Every so often, someone asks me whether there are particularly good places to be single in the U.S. Maybe you have seen those feature stories that pop up as predictably as weeds – you know, the ones listing the Top 10 Cities for Singles. Don’t look for answers there. Those articles are about the best places to become un-single.
When the question is addressed to me, the people asking it want to know the best places to live your single life fully and with minimal singlism and matrimania. Sometimes they already have a hunch – for example, that the coasts are more amenable to single life than the heartland, or that cities are better places for singles than rural areas or suburbs.
There is no definitive research-based answer to the question of the best places to be single if you want to live your single life and not just escape it. There is, however, research that may be relevant in a suggestive way, and I’ll describe one example of it in this post.
Even though the number and percentage of single people has been increasing for decades, such that it is almost as ordinary to be a single adult as to be a married one, there is still a persistent prejudice against singles. Too often, the stereotyping still sticks and the myths continue to be accepted uncritically.
Perhaps the best places for single people would be those populated by open-minded types. There is a personality type that seems to capture the construct I have in mind. It is called openness, and for those of you steeped in academic personality lingo, it is one of the Big Five personality factors.
In an article introducing the Five-Factor Model of personality in the Journal of Personality back in 1992, Robert McCrae and Oliver John described people who score high on openness as artistic, curious, imaginative, insightful and original. They also tend to be introspective, to value intellectual matters, to judge in unconventional ways, and to have a wide range of interests.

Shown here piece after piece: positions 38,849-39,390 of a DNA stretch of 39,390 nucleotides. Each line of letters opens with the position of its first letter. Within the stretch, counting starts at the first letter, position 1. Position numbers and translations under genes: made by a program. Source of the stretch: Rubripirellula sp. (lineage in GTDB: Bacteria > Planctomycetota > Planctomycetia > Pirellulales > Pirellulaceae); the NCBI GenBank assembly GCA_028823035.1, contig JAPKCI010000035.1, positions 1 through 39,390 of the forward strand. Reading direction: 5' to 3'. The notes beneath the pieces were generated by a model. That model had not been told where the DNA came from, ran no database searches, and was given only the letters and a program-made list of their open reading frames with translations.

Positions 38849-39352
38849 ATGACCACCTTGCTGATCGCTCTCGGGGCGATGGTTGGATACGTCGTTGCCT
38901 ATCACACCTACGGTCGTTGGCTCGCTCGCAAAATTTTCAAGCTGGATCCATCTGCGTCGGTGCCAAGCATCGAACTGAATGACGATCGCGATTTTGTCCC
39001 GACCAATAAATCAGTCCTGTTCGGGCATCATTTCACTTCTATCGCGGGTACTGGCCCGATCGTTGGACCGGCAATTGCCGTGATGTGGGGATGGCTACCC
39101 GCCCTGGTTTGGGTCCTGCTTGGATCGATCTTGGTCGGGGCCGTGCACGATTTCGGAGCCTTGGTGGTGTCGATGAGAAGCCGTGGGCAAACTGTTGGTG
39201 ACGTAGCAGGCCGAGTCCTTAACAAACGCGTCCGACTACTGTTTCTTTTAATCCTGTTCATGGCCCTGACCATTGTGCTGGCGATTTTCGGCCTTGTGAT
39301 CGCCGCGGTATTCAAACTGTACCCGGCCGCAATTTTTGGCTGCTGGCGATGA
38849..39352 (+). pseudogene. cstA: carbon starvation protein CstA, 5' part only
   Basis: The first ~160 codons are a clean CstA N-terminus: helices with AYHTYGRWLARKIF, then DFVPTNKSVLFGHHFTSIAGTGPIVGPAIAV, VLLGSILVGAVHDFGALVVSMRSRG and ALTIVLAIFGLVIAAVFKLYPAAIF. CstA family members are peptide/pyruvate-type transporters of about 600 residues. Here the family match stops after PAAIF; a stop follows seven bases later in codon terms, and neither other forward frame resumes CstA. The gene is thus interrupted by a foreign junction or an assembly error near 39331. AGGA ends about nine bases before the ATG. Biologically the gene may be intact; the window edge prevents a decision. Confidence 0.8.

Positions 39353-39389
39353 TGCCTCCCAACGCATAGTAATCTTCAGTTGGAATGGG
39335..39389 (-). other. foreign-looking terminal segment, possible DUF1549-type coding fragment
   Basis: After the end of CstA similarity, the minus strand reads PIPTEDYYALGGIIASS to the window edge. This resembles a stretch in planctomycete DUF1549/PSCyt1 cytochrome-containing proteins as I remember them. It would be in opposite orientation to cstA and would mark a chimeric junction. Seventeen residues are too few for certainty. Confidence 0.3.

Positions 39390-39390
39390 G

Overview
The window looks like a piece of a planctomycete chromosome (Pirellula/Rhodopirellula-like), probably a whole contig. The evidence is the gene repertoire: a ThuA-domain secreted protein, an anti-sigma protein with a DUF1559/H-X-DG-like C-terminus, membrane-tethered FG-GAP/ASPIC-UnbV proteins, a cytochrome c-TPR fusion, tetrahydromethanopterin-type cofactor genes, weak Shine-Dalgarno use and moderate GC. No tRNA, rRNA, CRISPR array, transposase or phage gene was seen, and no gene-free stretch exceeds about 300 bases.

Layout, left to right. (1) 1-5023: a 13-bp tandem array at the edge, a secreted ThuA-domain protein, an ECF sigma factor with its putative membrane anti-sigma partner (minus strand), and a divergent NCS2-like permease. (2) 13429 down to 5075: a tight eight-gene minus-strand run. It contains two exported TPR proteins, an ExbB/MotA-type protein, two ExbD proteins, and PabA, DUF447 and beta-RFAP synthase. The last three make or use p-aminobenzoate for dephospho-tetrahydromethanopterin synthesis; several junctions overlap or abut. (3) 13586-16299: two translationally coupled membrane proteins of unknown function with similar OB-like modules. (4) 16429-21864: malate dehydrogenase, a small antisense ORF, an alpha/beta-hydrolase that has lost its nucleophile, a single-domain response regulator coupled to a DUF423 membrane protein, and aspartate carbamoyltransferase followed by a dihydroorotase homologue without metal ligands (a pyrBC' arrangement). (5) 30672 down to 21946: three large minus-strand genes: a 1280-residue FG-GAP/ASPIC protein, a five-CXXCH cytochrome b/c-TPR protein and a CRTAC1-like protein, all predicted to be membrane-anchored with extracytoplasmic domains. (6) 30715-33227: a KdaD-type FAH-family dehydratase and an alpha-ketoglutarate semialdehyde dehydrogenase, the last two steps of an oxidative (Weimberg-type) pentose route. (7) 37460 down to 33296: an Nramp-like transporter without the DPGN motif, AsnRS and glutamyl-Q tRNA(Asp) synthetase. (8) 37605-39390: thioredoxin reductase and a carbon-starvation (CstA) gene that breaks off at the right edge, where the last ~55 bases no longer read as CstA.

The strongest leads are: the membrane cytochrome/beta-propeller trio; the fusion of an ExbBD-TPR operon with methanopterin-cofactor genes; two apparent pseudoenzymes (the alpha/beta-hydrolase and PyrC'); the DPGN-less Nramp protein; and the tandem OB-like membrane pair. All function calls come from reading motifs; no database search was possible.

Studying the Big Five has become immensely popular so we know a lot about people who are especially high in openness (and the other four factors: extraversion, agreeableness, conscientiousness, and neuroticism). One of the things we know is how these traits are distributed across the United States.
In the American Psychologist paper, “Statewide differences in personality: Toward a psychological geography of the United States,” Peter Rentfrow summarized studies conducted over a period of more than three decades. Results were most consistent for the openness factor.
If you can access the article (beyond the abstract), take a look at the bottom of Figure 1. There you will see a map of the United States showing the levels of openness in each state. The ten states scoring highest in openness are the following (listed alphabetically because no distinctions were made among the ten):
If people who are open-minded (in the ways I described above) provide welcoming environments for people who want to live their single lives, then those who guessed that the coasts are most hospitable may well be correct. All of the West-Coast states and several of the Northeastern and mid-Atlantic states are on this Top 10 List.
My guess is that the openness of the particular people in your social worlds (for example, your workplace, neighborhood, friendship circle, and family) is more important than the personality of your entire state. We really need more definitive research.
Map of California image available from Shutterstock
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Last reviewed: 23 Jul 2012